Fall isn't here quite yet, but the seasons will be changing before you know it. If you have been considering adding trees to your landscape, fall is a great time to do so. Perhaps you want to add a splash of color to your yard with a tree that develops purple blossoms in the spring. The following are five purple-blooming trees to consider planting once the weather cools off.
1. Purple Robe
The purple robe is a variety of black locust tree that develops showy, fragrant, purple flowers each spring. It's a medium-sized tree, reaching about 40 feet in height at maturity.
Purple robe trees are great for planting in front yards since they tolerate traffic pollution well, and they will survive periods of drought, too. Their branches do have thorns, so they are not the best choice for areas where children may play.
Purple robe trees, although gorgeous, do require a fair amount of maintenance. They tend to send up root suckers, which you must prune away to keep the area tidy. They are also prone to diseases like canker, leaf spot, and wood rot, particularly if the tree is not pruned properly prior to a wet season.
2. Twilight Crape Myrtle
There are many types of crape myrtles, but none has such dark, purple flowers as the twilight crape myrtle. The flowers appear in June and stay on the tree until fall. Twilight crape myrtles are about 20 feet tall, so they fit well into large garden beds and along fences. They can tolerate periods of low rainfall and thrive in full sunlight.
Twilight crape myrtles are very low-maintenance trees. They are not bothered by deer or rabbits, and they just need a quick pruning every winter.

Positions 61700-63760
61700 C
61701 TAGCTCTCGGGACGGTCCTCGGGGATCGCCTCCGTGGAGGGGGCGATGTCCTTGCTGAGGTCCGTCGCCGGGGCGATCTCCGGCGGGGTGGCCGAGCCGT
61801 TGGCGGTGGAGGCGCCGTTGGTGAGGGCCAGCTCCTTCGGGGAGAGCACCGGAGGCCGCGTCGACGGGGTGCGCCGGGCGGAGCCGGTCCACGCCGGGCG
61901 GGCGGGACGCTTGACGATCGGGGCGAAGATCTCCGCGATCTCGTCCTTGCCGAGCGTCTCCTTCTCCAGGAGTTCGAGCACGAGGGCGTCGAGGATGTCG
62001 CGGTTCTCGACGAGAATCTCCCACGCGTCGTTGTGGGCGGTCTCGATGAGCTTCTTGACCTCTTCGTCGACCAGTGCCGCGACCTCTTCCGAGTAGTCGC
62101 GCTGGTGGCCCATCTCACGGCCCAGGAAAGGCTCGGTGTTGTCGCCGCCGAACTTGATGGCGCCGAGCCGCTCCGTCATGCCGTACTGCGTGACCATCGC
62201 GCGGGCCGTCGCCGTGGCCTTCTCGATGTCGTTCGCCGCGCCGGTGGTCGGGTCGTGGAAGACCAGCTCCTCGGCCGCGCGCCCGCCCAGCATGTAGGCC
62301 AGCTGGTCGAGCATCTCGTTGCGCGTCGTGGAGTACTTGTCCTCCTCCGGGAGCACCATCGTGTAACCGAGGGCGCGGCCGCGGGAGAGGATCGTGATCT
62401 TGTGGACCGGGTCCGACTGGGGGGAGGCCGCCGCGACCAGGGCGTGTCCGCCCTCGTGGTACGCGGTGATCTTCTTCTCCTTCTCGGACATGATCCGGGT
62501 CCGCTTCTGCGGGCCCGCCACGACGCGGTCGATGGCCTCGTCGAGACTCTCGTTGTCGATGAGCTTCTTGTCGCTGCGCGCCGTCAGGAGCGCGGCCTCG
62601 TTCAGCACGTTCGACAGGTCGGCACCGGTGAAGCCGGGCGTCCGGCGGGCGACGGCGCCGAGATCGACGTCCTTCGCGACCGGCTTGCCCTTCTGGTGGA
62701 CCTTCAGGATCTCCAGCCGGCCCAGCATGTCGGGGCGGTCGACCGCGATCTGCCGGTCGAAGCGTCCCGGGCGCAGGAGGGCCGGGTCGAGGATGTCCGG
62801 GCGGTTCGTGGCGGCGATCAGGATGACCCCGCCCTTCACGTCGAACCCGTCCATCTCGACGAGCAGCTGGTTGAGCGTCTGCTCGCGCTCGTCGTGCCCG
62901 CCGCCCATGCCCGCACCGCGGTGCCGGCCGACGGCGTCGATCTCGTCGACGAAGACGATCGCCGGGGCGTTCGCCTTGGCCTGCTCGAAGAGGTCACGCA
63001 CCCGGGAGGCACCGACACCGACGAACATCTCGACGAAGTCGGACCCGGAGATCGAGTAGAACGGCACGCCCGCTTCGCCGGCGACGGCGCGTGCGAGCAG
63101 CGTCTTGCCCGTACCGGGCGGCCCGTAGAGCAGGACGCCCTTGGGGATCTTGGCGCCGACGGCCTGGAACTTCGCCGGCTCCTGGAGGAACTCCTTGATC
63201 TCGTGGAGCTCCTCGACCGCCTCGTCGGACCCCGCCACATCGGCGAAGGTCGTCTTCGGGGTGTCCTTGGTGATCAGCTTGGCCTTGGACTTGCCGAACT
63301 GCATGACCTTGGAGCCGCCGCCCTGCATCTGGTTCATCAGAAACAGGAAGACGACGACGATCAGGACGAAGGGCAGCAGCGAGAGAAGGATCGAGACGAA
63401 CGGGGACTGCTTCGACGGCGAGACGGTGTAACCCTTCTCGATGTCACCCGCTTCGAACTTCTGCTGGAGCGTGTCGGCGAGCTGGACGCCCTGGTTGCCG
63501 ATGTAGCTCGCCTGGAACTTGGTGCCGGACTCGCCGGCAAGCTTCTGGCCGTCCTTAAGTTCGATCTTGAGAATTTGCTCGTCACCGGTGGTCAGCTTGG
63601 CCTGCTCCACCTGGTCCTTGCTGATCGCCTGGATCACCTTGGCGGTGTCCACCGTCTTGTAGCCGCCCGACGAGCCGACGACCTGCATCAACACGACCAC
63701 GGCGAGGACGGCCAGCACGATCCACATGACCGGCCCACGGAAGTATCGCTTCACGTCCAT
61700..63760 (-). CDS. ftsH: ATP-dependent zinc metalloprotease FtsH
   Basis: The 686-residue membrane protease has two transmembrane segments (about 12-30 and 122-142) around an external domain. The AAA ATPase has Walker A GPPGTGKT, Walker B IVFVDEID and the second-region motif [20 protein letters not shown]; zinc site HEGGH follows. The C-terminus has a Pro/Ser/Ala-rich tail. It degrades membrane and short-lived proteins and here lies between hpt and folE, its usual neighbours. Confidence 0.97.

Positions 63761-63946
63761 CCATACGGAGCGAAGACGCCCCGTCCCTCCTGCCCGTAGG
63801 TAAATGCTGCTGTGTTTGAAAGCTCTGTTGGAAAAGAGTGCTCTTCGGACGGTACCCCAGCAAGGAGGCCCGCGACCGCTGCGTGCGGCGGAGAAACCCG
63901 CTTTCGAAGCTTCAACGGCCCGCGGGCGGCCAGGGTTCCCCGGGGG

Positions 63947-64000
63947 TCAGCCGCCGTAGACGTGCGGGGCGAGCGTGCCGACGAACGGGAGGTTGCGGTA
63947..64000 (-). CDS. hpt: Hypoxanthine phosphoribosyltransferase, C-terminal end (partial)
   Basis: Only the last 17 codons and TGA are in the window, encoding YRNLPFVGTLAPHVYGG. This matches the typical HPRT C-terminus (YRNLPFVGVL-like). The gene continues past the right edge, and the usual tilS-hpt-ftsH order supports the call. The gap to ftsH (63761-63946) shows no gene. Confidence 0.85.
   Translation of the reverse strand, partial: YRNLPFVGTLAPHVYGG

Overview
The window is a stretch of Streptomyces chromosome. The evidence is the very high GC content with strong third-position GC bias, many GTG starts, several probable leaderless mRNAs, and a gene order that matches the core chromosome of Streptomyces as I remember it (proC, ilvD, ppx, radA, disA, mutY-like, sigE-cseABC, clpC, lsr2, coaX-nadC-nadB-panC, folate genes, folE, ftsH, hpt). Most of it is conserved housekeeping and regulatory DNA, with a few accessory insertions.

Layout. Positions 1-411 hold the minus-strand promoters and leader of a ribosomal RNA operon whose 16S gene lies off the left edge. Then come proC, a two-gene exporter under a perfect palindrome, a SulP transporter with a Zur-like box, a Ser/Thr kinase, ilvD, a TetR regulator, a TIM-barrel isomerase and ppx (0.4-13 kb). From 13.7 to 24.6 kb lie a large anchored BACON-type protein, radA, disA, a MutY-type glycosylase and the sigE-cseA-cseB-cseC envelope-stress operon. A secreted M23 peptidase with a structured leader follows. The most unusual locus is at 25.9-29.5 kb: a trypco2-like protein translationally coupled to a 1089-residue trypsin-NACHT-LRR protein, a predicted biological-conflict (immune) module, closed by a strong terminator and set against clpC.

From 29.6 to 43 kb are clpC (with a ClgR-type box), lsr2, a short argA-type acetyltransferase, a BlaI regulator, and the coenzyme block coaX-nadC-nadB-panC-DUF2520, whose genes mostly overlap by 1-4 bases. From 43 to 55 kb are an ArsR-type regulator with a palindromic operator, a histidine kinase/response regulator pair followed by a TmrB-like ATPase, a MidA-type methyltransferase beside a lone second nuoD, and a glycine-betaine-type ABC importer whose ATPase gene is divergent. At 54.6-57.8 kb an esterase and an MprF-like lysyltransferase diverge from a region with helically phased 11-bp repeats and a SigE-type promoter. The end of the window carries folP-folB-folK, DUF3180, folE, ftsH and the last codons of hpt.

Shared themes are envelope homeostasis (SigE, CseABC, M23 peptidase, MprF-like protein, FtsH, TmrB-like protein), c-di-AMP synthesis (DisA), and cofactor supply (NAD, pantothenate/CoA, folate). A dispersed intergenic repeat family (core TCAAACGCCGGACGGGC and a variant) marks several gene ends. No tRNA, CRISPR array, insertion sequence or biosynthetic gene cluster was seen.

3. Eastern Redbud
The eastern redbud has pale, pinkish-purple flowers that appear in mid-spring. The tree’s leaves are a reddish color early in the season, but they turn green as spring turns to summer.
With a broad, branching crown, eastern redbud trees make excellent small shade trees. Plant one over your grilling or picnic area or next to your patio for some shade and ambiance. At maturity, the tree should be about 20 feet tall.
Eastern redbud trees grow in full sunlight or partial shade. They are known to attract songbirds and require minimal pruning to maintain their graceful shape.
4. Purple Lily Magnolia
This unique magnolia variety features flowers that look like lilies. They are a soft, medium purple in color with streaks of darker purple and red. Purple lily magnolias only reach about 10 feet in height, so they're a great ornamental tree for a garden bed. Deer won't bother these trees.
Purple lily magnolias do require full sunlight, but once mature, they only need to be watered occasionally. Pruning once a year in the winter helps keep the branches full and the blooms vibrant.
5. Purple Orchid
The purple orchid is a medium-sized, upright tree that becomes completely covered in orchid-like flowers. It blooms twice a year — in the fall and again in the spring. The flowers have a sweet, fragrant scent that will fill a room. Purple orchid trees grow quickly, and once established, they need very little care and watering. The do require full sunlight to thrive.
One downfall of this tree is its production of long, brown seed pods every summer. These pods can be messy to clean up when they fall to the ground.
Which one of these purple-blooming trees sounds most appealing? Contact County Tree Service to make plans to have trees added to your yard this fall. We offer tree planting services along with trimming, removal, and a whole lot more.